On February 24, 2022, Russian President Vladimir Putin approved troops to begin moving into Ukraine-controlled territory. Since the invasion, several cyber attacks - including DDoS attacks, the deployment of wiper malware, and phishing campaigns - have targeted both Ukrainian and Russian public and private entities, and several non-state hacking groups have announced support of Ukraine or Russia. IronNet is continuously monitoring the Russian-Ukraine conflict and tracking the updates here.
At IronNet, we look to behavioral analytics to detect unknown threats on enterprise networks before adversaries succeed at their end-game: exploitation or exfiltration. First, we do the threat detection groundwork needed to spot abnormal network activity across our customers’ networks. Second, our IronDefense NDR expert system scores these alerts, prioritizing the most interesting events to help cut down on alert fatigue. Finally, we take a Collective Defense approach to crowdsourced threat sharing in real time.
The March IronNet Threat Intelligence Brief
This ability to analyze and correlate seemingly unrelated instances is critical for identifying sophisticated attackers who leverage varying infrastructures to hide their activity from existing cyber defenses. As reported in the March Threat Intelligence Brief, our analysts review alerts from millions of data flows that are ingested and processed with big data analytics. We apply ratings to the alerts (benign/suspicious/malicious) and immediately share them with IronDome Collective Defense participants.
Here is a snapshot of what we discovered across the IronDome communities in February, showing 1,135 correlated alerts across IronDome participant environments:
Given the unique cross-sector visibility and Collective Defense capabilities of IronDome, we are able to highlight the most frequent behaviors each month, in turn enabling us to track trends over time. For February, the most frequent behavior analytics were Data Exfiltration (824), New and Suspicious Domains (173), and Credential Phishing (142).
Analysis of IOCs
In addition to correlated alerts, significant IronDome community findings revealed 431 Indicators of Compromise (IoC) that may pose risk to IronDome participant environments. For example, we analyzed the malicious domain findquickresultsnow[.]com, known as a parked domain that contains associated malicious files, such as Trojans.
All the IoCs we analyzed are used to trigger alerts that are mapped to the Cyber Kill Chain to identify the stage and progression of the threat. They can be used to create detection rules for network, endpoint, or other security tools currently deployed to mitigate cyber risk in each IronDome participant’s environment.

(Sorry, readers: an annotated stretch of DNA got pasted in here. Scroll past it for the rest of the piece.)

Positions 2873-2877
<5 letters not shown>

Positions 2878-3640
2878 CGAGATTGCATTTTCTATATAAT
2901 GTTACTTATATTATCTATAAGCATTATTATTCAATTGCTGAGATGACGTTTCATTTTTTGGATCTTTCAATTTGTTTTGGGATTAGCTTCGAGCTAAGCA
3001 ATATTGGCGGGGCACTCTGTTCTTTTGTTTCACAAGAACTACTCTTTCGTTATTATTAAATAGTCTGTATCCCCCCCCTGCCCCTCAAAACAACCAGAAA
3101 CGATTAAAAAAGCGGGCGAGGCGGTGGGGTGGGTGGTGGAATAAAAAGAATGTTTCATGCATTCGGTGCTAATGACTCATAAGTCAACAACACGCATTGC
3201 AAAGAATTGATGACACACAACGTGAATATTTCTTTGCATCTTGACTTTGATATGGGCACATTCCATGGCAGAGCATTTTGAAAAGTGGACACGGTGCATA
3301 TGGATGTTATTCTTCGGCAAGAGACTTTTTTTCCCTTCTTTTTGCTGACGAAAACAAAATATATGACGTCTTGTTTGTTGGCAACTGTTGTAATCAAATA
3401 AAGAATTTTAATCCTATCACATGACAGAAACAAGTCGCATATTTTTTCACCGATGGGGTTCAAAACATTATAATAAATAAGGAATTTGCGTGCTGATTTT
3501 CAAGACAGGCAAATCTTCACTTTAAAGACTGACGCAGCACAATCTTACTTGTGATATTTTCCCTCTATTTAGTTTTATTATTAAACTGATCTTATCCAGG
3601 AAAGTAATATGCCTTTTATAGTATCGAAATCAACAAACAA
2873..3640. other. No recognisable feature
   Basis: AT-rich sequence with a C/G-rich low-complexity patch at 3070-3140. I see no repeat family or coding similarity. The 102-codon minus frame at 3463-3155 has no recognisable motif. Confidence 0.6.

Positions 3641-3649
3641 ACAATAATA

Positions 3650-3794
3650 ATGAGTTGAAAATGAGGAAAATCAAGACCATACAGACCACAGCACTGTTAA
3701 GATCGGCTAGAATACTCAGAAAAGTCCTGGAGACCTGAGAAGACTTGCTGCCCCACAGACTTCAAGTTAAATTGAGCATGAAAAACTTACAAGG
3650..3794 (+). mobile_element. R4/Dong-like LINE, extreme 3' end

See the March Threat Intelligence Brief for the full list of recent IoCs.
The bigger picture of Collective Defense
Every month, IronNet’s expert threat analysts create threat intelligence rules (TIRs) based on significant community findings from IronDome, malware analysis, threat research, or other methods to ensure timely detection of malicious behavior targeting an enterprise or other IronDome community participants.
In February, we created 4,388 threat intel rules of our 298,297 created to date. Some examples of this month’s research related to indicators associated with malware delivery domains for Gafgyt, DarkStealer, Emotet, Quasar, and DDoSTF malware.
This combination of behavior-driven and IoC signature-based detection, alert ranking, and sharing ensures IronDome participants have the broadest view of threats facing their enterprise.
Russia cyber warfare
As mentioned, the current Russia-Ukraine war has led to many cyber attacks including Russian state-sponsored cyber activity by the Gamaredon threat group targeting Ukrainian organizations. Since October 2021, Microsoft has observed Gamaredon targeting Ukrainian organizations in sectors such as government, military, law enforcement, nonprofit, and NGOs, which are organizations that are vital to emergency response and security in Ukraine, as well as organizations that coordinate humanitarian and international aid in Ukraine during a crisis.
Additionally, Palo Alto’s Unit 42 shared insights into two recent Gamaredon (aka, ACTINIUM, Primitive Bear, Shuckworm) phishing attempts. Unit 24 observed both new and old domains leveraged by the group, and mapped out three large clusters of currently active infrastructure used by Gamaredon to support its various phishing and malware campaigns. These clusters link to over 700 malicious domains, 215 IP addresses, and over 100 samples of malware.
You can see the latest industry news in the full brief or check out IronNet’s threat intelligence hub.